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Milton Keynes abortion surgeon Kieron Moriarty suspended

Surgeons in operating theatre Image copyright Getty Images
Image caption Kieron Moriarty worked for the British Pregnancy Advisory Service in Milton Keynes

A gynaecologist who told an abortion patient that "not all women are put on earth to have babies" has been suspended for three months.

Dr Kieron Moriarty joked that he was "tasked with looking after fallen women in Milton Keynes", a hearing was told.

The Medical Practitioners Tribunal Service also heard that Dr Moriarty told a patient that "Muslims are trying to bomb us back to the Dark Ages".

Angus Macpherson, tribunal chair, ruled his behaviour had been "inappropriate".

Dr Moriarty, from Daventry, Northamptonshire, qualified from Oxford University in 1985 and started working for the British Pregnancy Advisory Service in 2012.

He was accused of acting inappropriately towards staff and patients on four occasions between May and June 2017.

'Sexual banter'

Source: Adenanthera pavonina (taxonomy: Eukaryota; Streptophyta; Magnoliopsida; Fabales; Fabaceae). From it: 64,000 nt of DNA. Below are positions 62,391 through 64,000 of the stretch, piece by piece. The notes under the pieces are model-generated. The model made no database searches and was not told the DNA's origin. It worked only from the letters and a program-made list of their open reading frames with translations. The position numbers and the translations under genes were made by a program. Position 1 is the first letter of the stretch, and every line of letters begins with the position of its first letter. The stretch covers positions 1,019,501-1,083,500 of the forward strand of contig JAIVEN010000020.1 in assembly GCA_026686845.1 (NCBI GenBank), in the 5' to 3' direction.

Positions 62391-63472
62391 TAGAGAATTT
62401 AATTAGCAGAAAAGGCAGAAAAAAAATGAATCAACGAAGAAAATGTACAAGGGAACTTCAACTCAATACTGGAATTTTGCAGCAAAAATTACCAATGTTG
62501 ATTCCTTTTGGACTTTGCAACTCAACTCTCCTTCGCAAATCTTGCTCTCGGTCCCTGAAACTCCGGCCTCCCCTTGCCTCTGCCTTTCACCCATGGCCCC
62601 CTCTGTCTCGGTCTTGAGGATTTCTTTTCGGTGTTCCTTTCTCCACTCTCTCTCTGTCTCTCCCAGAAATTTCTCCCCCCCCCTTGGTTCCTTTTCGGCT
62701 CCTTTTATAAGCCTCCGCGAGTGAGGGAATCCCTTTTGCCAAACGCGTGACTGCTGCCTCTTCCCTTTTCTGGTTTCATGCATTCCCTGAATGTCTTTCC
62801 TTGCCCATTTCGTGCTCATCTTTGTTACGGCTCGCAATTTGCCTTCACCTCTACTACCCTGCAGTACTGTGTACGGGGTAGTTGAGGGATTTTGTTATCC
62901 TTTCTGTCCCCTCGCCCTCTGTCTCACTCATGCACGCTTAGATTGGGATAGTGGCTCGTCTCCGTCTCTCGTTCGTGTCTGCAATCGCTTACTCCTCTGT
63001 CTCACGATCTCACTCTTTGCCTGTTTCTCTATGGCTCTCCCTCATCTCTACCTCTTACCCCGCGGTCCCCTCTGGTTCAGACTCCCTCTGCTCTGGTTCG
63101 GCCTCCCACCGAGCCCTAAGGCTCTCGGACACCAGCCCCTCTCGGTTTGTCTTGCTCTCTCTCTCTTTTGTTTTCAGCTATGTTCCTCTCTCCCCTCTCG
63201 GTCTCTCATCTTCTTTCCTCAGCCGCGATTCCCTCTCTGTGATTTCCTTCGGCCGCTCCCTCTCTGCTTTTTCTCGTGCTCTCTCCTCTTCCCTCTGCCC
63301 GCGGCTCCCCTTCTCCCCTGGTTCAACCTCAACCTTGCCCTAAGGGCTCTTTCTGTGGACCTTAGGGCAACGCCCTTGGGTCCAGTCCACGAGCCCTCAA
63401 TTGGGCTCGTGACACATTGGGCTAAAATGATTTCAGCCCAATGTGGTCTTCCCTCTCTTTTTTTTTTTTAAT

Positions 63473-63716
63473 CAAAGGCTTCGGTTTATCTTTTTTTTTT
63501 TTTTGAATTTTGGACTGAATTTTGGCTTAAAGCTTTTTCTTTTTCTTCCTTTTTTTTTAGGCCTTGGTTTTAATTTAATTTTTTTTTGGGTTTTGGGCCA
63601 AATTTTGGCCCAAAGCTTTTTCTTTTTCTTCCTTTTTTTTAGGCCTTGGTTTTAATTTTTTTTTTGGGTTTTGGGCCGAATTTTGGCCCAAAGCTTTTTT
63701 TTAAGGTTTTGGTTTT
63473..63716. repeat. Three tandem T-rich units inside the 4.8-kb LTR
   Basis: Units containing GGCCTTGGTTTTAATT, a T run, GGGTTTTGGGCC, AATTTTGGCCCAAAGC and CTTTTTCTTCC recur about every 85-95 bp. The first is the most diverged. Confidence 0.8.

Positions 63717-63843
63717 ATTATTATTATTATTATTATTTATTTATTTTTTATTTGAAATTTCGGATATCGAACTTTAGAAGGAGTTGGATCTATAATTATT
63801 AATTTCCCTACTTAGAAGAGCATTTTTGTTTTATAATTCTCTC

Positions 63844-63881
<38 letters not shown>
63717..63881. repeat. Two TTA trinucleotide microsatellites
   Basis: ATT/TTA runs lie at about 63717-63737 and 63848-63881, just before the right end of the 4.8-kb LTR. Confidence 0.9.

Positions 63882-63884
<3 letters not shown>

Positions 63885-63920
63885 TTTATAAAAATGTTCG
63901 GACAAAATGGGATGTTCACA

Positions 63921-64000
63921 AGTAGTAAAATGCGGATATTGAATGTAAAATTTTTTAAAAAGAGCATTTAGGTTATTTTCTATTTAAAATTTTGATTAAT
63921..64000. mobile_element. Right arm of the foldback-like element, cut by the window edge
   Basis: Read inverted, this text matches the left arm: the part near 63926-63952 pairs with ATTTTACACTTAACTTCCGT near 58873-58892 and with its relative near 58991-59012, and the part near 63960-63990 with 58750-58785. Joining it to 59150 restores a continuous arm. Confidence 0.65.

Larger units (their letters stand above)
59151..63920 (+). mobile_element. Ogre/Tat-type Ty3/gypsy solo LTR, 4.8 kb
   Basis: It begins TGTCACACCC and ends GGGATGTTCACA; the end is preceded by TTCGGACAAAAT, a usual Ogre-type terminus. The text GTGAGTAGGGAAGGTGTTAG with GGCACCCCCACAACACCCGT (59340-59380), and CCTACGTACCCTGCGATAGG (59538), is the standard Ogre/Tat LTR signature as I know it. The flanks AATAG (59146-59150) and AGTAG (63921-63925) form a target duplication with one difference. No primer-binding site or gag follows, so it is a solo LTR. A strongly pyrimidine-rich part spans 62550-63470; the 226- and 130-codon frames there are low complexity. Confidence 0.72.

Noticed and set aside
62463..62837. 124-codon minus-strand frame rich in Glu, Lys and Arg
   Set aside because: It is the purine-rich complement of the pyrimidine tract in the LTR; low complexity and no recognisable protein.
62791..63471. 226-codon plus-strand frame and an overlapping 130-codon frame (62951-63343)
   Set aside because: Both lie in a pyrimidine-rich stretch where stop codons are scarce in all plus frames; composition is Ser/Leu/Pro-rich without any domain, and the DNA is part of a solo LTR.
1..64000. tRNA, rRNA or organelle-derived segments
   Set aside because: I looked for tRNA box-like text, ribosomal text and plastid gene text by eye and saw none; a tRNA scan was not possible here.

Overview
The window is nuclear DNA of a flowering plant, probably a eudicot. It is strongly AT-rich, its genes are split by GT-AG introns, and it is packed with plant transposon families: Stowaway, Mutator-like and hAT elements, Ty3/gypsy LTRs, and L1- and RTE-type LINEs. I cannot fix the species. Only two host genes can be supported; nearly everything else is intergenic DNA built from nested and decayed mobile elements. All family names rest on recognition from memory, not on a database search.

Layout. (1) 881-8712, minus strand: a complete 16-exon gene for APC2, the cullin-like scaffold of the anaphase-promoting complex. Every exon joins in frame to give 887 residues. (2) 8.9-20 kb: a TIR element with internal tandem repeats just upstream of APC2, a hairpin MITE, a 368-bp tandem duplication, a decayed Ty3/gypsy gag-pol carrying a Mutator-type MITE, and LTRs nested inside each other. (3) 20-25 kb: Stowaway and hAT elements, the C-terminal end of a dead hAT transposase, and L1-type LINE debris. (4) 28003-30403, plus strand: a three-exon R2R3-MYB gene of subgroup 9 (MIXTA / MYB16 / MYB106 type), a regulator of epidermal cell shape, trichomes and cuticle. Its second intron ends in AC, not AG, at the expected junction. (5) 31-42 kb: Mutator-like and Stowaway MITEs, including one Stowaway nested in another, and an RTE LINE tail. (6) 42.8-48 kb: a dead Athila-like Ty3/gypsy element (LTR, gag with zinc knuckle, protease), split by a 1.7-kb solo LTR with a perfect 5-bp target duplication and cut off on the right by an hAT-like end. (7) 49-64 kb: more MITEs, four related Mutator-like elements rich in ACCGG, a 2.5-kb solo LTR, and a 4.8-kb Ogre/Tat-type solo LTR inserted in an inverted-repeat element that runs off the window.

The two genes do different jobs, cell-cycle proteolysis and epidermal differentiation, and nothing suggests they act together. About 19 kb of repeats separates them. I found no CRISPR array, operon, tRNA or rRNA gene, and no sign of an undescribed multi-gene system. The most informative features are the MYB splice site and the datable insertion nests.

Giving evidence, his colleagues described how Dr Moriarty greeted them with a "volley of intemperate language" when he could not find the equipment he needed.

The tribunal also heard there was often "sexual banter" among the team but Dr Moriarty "upset" one colleague, whose husband was away for several months, by making a reference to a sex toy.

The surgeon - who was the only man on the team - was suspended in July 2017 and left the organisation the following year.

He had previously received "formal advice" from the General Medical Council relating to "appreciation, communication and respect for colleagues and patients", in 2010 and 2013.

Mr Macpherson said Dr Moriarty's comments had been "uttered without proper thought" but stressed there had been no allegations of clinical shortcomings.

He said the surgeon was "highly regarded", but added: "This was a field of work which called for the utmost sensitivity and delicacy.

"As a doctor, he was expected to uphold and maintain standards of conduct in the profession. He did not do so."

Dr Moriarty said he had heeded previous advice but admitted he might in future need to "modify the vignettes" used to reassure patients and deal with staff.

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